Fungal asthma

Fungal spores are a common trigger for asthma, and the fungal burden within the lungs can be significant. There is increasing evidence that treatment with antifungals may be beneficial for patients with severe asthma who are sensitised to fungi.




SAFS, severe asthma with fungal sensitisation
Severe asthma as defined by the 2009 ATS/ERS guidelines or earlier BTS guidelines. In practice this means a low FEV1 or peak flow (usually persistently), high dose inhaled steroids and/or frequent courses of oral steroids.
Watch a patient experience video about sensitivity to Alternaria
Many, some alone, some collectively. Especially Aspergillus fumigatus, Penicillium chrysogenum, Cladosporium herbarum, Alternaria alternata, Candida albicans, Trichophyton spp. and probably others. 
Probably worldwide.
Severe asthma affects 5-20% of those with asthma, depending on definition and denominator. Of these, 35-50% have SAFS, depending on how extensively they are tested. Six million of people with SAFS are a conservative estimate.
Asthma. No specific risk factors identified. Possibly genetic in part.
Total IgE may be normal or elevated, but is <1,000 KIU/L. Skin test or specific IgE test positive for any fungus.
Conventional treatment for asthma. Itraconazole (or another azole, but not fluconazole) benefits ~60% patients in terms of quality of life, although not necessarily improved lung function.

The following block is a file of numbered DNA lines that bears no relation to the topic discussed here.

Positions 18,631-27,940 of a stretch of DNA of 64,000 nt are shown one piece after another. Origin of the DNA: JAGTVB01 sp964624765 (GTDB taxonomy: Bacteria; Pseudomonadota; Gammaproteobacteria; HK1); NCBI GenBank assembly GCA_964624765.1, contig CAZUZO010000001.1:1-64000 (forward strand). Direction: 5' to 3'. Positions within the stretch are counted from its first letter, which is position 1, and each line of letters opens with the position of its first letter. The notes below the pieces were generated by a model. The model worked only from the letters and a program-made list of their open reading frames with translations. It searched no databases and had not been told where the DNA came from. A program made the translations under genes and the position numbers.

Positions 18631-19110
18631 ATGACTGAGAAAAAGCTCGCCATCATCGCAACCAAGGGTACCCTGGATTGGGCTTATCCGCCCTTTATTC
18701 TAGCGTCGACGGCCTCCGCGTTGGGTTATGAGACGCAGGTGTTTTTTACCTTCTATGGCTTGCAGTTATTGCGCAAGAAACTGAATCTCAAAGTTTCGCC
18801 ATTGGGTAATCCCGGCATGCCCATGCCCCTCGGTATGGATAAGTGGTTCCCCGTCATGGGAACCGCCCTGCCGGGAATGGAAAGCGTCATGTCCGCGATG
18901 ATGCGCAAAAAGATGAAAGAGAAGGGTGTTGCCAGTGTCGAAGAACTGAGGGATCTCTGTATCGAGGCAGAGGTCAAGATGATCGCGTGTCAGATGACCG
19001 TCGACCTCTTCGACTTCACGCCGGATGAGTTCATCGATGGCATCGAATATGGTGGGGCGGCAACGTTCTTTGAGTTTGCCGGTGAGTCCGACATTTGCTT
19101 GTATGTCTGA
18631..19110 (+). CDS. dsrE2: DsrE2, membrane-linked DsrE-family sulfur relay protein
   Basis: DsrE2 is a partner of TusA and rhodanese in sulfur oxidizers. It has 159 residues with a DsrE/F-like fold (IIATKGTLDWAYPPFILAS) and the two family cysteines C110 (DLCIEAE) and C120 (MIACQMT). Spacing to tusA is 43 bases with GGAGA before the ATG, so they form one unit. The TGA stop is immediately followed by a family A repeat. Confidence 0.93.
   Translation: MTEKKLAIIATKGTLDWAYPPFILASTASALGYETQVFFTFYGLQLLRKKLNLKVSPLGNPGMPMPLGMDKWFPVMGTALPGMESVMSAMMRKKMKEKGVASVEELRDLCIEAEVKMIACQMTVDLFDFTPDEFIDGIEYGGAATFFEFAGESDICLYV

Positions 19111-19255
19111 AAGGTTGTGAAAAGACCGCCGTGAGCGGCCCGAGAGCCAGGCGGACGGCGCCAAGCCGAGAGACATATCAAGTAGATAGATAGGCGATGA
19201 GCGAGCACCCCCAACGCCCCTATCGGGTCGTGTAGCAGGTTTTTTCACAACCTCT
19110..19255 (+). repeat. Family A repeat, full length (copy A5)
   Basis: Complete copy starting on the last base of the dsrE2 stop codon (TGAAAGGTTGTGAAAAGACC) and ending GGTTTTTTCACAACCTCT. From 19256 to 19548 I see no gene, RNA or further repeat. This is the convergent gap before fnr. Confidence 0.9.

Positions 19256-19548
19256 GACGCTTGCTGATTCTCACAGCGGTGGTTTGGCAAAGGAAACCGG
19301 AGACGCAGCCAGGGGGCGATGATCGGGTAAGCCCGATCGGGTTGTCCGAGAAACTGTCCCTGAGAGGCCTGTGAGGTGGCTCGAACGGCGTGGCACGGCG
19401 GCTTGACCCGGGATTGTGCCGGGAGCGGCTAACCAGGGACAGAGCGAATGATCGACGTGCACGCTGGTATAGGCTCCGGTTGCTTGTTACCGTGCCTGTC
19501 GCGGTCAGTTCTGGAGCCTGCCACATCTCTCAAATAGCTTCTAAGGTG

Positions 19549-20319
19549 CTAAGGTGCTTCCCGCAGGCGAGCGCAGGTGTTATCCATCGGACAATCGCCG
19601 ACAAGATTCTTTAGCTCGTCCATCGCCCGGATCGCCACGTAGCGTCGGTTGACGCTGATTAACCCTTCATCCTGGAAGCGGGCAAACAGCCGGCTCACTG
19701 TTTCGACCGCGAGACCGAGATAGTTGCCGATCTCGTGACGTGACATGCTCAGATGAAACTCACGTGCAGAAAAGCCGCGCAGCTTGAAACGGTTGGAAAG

Severe asthma is a debilitating disorder, with frequent medical contacts and multiple treatments. Poorly treated or late treatment results in some intensive care admissions or deaths each year, but it not known how many of these are in SAFS patients.

Thunderstorm asthma

Packe and Ayres (1985) first noted the association of thunderstorms with increased acute asthmatic attacks. At the time of the thunderstorm they found increase in airborne spores of the fungi Didymella exitialis and Sporobolomyces spp. Since then many episodes of thunderstorm asthma have been noted from different places.

Increased humidity and high winds triggers both increased fungal spore production and dissemination. Rapid increases of numerous other fungi in air, such as Alternaria spp. or grass pollens or both have been associated with thunderstorms and fungal spores may be more highly associated with asthma then pollen. Thunderstorm asthma was positively correlated with a doubling of ambient fungal spores.

Fig 1 from Pullimood et al (2007), showing asthma admissions relative to different weather conditions and fungal concentrations

In North America, the central prairies of wheat fields generate huge quantities of Alternaria spores. In 1937, a ‘spore storm’ occurred throughout the eastern United States. Huge air masses travelled rapidly to the Atlantic seaboard, conveying several tons of fungal spores hundreds of miles. In London, an outbreak of asthma related to a thunderstorm was seen in 1994 (Celenza et al, 1986). The figure shows the spike in cases and they measured pollen counts, but took no fungal measurements.

Courtesy of Crown Preservation

Scroll to top